# Getting Started with MATLAB | MATLAB Tutorial

**by** Ratnesh Shah

Introdution

This is a typical MATLAB application screen. Most frequently used tools and toolbars are available under HOME, PLOT, APPS, EDITOR, PUBLISH and VIEW categories available at the header.

- MATLAB Application Screen

Also option for help is available in the header toolbar as highlighted below by the red box.

We will start with the Command Window and Code Editor.

**Command Window and Code Editor**

Command Window is shown as below. Here, user can write and execute their code in realtime. Scripts and Functions can be called from this command window using “run(FuntionName/ScriptName)” command. Usually very small commands such as function calling or plotting is performed directly using Command window. Thus for larger codes, they need to be written as script and function to be executed later. Moreover, the Command window is capable of accessing global functions offered by MATLAB. Therefore, results that are not related to plotting or other tools are printed as lines in command window itself. Command Window is shown below

The “>>” signifies that MATLAB is ready for next input.

The code editor window is highlighted in the image shown below,

Codes can be written and saved and executed using the Code Editor in MATLAB. Scripts and Functions can be created in the code editor.

Furthermore, we have had mentioned something as script and function. We have a utility in MATLAB to create scripts and functions. Scripts refer to standalone program that can directly be executed by calling in command window. Script can be termed as the main() function or method in analogy to other programming languages. A script can call other scripts and functions in itself. Scripts are saved as “.m” files.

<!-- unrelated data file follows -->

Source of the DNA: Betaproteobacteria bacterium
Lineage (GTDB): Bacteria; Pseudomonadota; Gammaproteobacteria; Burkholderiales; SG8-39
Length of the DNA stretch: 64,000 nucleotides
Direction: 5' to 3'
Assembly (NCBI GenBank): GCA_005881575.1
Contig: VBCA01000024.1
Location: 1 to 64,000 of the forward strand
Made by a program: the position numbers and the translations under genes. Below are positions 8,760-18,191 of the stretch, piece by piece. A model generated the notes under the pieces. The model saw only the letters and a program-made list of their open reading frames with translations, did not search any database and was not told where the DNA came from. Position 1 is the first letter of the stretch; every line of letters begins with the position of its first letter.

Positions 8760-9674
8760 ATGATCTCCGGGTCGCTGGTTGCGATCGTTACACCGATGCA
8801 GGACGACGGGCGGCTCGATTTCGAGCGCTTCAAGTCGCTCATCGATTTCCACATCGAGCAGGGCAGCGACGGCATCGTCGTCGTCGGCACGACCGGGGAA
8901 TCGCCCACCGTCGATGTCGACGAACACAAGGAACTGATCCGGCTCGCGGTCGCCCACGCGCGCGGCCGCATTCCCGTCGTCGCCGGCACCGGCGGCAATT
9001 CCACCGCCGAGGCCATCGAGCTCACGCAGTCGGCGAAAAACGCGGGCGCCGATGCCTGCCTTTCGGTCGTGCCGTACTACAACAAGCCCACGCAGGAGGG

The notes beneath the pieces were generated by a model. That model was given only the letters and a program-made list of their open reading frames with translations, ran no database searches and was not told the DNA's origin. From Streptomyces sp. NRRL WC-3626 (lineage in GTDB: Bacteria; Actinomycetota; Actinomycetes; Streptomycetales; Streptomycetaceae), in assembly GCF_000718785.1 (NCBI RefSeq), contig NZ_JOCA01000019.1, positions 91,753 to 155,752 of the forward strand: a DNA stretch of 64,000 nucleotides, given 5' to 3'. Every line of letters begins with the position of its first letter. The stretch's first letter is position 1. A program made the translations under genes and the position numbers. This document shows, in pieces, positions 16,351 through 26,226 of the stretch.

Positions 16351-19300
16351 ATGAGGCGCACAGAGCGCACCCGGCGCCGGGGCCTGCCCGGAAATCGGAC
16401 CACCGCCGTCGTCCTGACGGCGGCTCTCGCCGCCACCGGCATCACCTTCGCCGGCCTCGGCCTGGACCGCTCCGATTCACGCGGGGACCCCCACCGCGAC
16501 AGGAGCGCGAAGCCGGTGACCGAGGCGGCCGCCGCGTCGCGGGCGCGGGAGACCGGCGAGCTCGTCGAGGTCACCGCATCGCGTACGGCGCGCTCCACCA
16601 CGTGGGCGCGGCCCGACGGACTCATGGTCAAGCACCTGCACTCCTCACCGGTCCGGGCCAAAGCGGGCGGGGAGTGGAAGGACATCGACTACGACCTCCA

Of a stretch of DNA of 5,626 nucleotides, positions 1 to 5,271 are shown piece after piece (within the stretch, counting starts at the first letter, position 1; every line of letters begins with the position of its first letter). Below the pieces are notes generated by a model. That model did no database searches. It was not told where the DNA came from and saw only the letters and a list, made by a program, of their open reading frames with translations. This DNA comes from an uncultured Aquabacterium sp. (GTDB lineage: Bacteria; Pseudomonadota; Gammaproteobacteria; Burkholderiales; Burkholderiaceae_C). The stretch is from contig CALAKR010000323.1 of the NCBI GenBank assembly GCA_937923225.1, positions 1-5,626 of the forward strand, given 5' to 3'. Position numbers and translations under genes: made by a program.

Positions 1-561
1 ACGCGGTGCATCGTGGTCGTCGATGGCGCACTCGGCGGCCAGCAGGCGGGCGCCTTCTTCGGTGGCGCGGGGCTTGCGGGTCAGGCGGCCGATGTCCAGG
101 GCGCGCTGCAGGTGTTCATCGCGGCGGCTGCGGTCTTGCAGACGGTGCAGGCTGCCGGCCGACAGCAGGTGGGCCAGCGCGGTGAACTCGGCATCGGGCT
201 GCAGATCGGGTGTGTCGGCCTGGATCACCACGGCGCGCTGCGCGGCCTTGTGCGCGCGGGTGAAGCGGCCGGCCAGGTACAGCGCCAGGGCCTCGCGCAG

Whereas a function is a piece of code that gives output or number of outputs for given inputs. It cannot be used as a standalone program and needs to be called using Command Window or by a script. Basic structure of a function in MATLAB can be summarized as

function [ y ] = square_area( a )

The part “function ” is an identifier for MATLAB to understand that the following piece of code is a function. The arguments in square bracket are outputs that the function returns. To the Right Hand Side of the equal sign lies the name of the function. Users need to be sure that the function needs to be saved using the “FunctionName.m” format, so that the function can be called easily. The function name should not conflict with the inbuilt functions of MATLAB for the sake of easy accessibility of all functions.

**Performing Simple Mathematical Operations**

Now that we know about the Command Window, we can try some basic mathematical operations.

Following are the mathematical operations that we are going to use,

‘+’ – Addition

‘-‘ – Subtraction

‘*’ – Multiplication

‘/’ – Division

We can directly perform these operations on numbers or we can create variables and apply these operations on the variables. We are going to do it by both ways.

Firstly, the direct way. Follow the steps –

- Click on the command window to ensure that you are going to type in it. It should be showing ‘>>’ and that means the command window is ready for next command.
- Now let us add any two numbers. For example 2 and 6.
- Write ‘2 + 6’ in the command window.
- You would obtain a result in variable ‘ans’, this variable is created by MATLAB explicitly to store result and display it on command window. You would obtain 8 as answer. Now this is just beginning, we will use MATLAB for greater purposes!!!